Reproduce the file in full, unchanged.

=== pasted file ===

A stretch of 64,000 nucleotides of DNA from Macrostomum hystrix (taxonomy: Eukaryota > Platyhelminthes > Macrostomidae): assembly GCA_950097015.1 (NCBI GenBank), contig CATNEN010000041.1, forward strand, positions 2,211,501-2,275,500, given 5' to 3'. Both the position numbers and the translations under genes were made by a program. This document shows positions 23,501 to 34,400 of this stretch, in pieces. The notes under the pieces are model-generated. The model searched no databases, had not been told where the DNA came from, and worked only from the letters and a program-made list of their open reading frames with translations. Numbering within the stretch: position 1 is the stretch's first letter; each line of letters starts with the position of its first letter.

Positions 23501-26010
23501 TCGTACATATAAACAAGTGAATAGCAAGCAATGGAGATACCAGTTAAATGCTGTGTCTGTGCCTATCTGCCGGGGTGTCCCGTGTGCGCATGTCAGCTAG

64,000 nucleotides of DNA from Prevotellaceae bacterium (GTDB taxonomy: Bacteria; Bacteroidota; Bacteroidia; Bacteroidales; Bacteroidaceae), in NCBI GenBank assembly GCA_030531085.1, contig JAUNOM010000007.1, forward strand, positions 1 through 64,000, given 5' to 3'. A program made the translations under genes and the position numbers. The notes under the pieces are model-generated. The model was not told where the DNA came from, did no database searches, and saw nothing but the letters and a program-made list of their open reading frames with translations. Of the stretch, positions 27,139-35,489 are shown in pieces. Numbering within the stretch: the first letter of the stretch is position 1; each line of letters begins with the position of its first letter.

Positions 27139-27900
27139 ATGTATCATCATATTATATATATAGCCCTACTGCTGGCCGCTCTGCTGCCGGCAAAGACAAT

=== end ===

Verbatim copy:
A stretch of 64,000 nucleotides of DNA from Macrostomum hystrix (taxonomy: Eukaryota > Platyhelminthes > Macrostomidae): assembly GCA_950097015.1 (NCBI GenBank), contig CATNEN010000041.1, forward strand, positions 2,211,501-2,275,500, given 5' to 3'. Both the position numbers and the translations under genes were made by a program. This document shows positions 23,501 to 34,400 of this stretch, in pieces. The notes under the pieces are model-generated. The model searched no databases, had not been told where the DNA came from, and worked only from the letters and a program-made list of their open reading frames with translations. Numbering within the stretch: position 1 is the stretch's first letter; each line of letters starts with the position of its first letter.

Positions 23501-26010
23501 TCGTACATATAAACAAGTGAATAGCAAGCAATGGAGATACCAGTTAAATGCTGTGTCTGTGCCTATCTGCCGGGGTGTCCCGTGTGCGCATGTCAGCTAG

64,000 nucleotides of DNA from Prevotellaceae bacterium (GTDB taxonomy: Bacteria; Bacteroidota; Bacteroidia; Bacteroidales; Bacteroidaceae), in NCBI GenBank assembly GCA_030531085.1, contig JAUNOM010000007.1, forward strand, positions 1 through 64,000, given 5' to 3'. A program made the translations under genes and the position numbers. The notes under the pieces are model-generated. The model was not told where the DNA came from, did no database searches, and saw nothing but the letters and a program-made list of their open reading frames with translations. Of the stretch, positions 27,139-35,489 are shown in pieces. Numbering within the stretch: the first letter of the stretch is position 1; each line of letters begins with the position of its first letter.

Positions 27139-27900
27139 ATGTATCATCATATTATATATATAGCCCTACTGCTGGCCGCTCTGCTGCCGGCAAAGACAAT